American Politics DC Winter Seminar Day 3: #FindKenny

Have you seen this man?

Our Friend Kenny fell behind the group while reading about the Magna Carta1


Anyways, Backstreet’s Back, and by “Backstreet” I mean “I, Abe Winterscheidt [pronounced “winter-sheet”],” and by “Back,” I mean “somehow not frozen by the ungodly cold outside.”

Today started brisk and early: in seven degree weather waiting at the bottom of the Capitol South escalator at 8am. We went from there over to the Longworth House Office Building. After trudging through security, we waited around in the House Agriculture Committee meeting room, only to receive some disappointing news (to quote Professor Doherty), “unfortunately his meeting has been canceled, and we are now meeting on the House floor.” Did I say, “disappointing news”? I meant “pretty neato news.”

Tailing the rest of the pack, we traveled through the subterranean catacombs to the Capitol building. Unfortunately, for inexplicable “security” reasons, we couldn’t take anything into the House floor, cameras included. This restriction I find personally outrageous, because I’ve already made it through security twice, Congress is not in session, and I can watch the House floor live on C-SPAN. Talk about transparency in government. Anyways, we met with Representative Trent Kelly of Mississippi’s First Congressional District. Representative Kelly was a fantastic speaker and a great guy, showing us around the cloak room and the floor after speaking to us, despite having a meeting he was already late to. Kelly spoke about the everyday examples of bipartisanship in the House that never made the news and about how important personal relationships were in Congress. Seeing the Congressman in his native habitat brought a whole new light upon the figure we see portrayed in campaigns and on the news – something that I would assume applies to most Congressmen.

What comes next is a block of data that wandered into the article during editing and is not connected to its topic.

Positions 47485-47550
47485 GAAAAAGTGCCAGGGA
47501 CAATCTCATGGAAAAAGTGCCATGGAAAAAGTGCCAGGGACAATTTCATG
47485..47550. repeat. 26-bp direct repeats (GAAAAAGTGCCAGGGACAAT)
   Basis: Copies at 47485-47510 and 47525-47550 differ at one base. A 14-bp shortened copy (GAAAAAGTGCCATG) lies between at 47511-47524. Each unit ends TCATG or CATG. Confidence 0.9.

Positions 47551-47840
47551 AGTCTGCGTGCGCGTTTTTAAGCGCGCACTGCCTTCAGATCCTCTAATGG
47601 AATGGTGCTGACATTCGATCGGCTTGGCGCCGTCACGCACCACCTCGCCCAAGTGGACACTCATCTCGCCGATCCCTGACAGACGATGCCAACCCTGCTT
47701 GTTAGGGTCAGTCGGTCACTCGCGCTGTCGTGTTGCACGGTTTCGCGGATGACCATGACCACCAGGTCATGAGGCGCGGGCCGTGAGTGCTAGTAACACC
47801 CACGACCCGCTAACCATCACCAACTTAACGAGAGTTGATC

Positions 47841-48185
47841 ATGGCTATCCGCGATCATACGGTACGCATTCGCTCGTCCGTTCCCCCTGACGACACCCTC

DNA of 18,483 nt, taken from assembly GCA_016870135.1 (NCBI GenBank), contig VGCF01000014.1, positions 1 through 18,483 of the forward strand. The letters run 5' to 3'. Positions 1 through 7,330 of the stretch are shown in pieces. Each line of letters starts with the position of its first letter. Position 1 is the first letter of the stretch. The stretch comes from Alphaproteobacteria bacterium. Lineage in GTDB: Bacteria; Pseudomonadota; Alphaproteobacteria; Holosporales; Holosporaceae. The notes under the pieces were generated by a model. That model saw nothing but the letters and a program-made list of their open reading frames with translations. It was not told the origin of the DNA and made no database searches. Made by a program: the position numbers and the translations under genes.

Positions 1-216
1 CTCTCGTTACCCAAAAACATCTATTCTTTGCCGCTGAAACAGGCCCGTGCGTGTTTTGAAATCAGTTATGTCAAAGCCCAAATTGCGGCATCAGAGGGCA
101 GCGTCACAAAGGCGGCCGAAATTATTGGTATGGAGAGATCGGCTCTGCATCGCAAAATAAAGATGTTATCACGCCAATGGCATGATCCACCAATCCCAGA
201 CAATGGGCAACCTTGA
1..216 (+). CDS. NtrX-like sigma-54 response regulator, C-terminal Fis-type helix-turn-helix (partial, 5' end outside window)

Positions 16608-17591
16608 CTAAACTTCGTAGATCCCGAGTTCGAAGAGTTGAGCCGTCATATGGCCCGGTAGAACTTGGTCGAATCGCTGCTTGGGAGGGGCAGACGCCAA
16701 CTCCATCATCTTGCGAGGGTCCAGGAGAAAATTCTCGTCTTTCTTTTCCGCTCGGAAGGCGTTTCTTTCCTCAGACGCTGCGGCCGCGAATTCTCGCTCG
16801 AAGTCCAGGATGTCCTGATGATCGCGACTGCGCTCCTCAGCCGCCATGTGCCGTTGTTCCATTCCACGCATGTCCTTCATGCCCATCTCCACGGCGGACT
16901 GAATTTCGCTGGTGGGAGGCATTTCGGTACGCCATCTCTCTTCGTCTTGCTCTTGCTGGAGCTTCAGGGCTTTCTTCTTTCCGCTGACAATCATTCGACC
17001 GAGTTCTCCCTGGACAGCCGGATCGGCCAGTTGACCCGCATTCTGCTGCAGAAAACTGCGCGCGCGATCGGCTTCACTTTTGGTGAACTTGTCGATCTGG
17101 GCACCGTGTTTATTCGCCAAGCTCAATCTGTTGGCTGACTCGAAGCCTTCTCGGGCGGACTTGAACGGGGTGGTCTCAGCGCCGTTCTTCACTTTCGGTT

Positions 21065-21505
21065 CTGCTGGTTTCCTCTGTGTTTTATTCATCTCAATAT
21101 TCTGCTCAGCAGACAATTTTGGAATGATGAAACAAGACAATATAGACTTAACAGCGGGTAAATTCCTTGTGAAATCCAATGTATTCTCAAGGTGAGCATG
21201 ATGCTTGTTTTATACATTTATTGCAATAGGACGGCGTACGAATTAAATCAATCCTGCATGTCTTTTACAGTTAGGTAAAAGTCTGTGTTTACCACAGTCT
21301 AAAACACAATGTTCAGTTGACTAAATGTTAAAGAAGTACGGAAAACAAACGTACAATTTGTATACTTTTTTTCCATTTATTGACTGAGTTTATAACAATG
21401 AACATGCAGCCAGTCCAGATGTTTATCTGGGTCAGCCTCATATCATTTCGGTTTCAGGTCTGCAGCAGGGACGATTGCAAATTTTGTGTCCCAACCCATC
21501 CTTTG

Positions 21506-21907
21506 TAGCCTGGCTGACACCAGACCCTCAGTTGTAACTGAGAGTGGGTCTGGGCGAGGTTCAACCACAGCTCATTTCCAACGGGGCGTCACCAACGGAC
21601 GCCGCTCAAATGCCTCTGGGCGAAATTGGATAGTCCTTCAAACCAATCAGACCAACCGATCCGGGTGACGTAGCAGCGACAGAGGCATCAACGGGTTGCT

From there, we took a tour of the Capitol building as we made our way over to the Dirksen Senate Office Buildings (the final stretch via a fast, but disappointingly short tram-ma-bomb).

Look, it’s us, aren’t we great (hint: we’re so-so)

In Dirksen, we met with members of Virginia Senator Tim Kaine’s staff. They talked about their personal experiences in DC as interns and staffers, and how they got to where they are today.

We made our way outside into the frozen hellish tundra and walked to Union Station, where we all split up for lunch. Then we all met at the W&M DC offices for a resume editing session that I won’t bore you with.

This afternoon, we met with Joshua Karp from the Democratic super PAC, American Bridge. Mr. Karp talked to us about the roles of super PACs in elections, and how they undertook the task of doing extensive opposition research that campaigns lacked the resources for. I found Karp personally to be a decent, though highly partisan fellow (but partisanship is literally his job description).  I noticed that others were not quite as fond, largely based on what seemed to be simple miscommunications between Karp and my fellow students. Mr. Karp was unfortunately on a time crunch, causing our day to end about an hour early. That gave us all the time we needed to freeze to death on the ride home.

Seeing that yesterday, I left you with a random kit, I will now barrage you with photos of my pets, because I cannot decide which photo of my kattos and doggo to go with:

Here is my kat, Hermione:


Here is my other kit, Ronald Weasley:


Here is my doggo, Murray:


And here are my kit-kats being good kattos and getting along together:


Isn’t that great, and you don’t care at all, do you?

Thanks, goodnight, and good morrow,
– Abé Summerblanket


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Categories: Academics, Student Blogs, Study Away, W&M in Washington Tags: , , ,
1 Comment
  1. Leo Johnson

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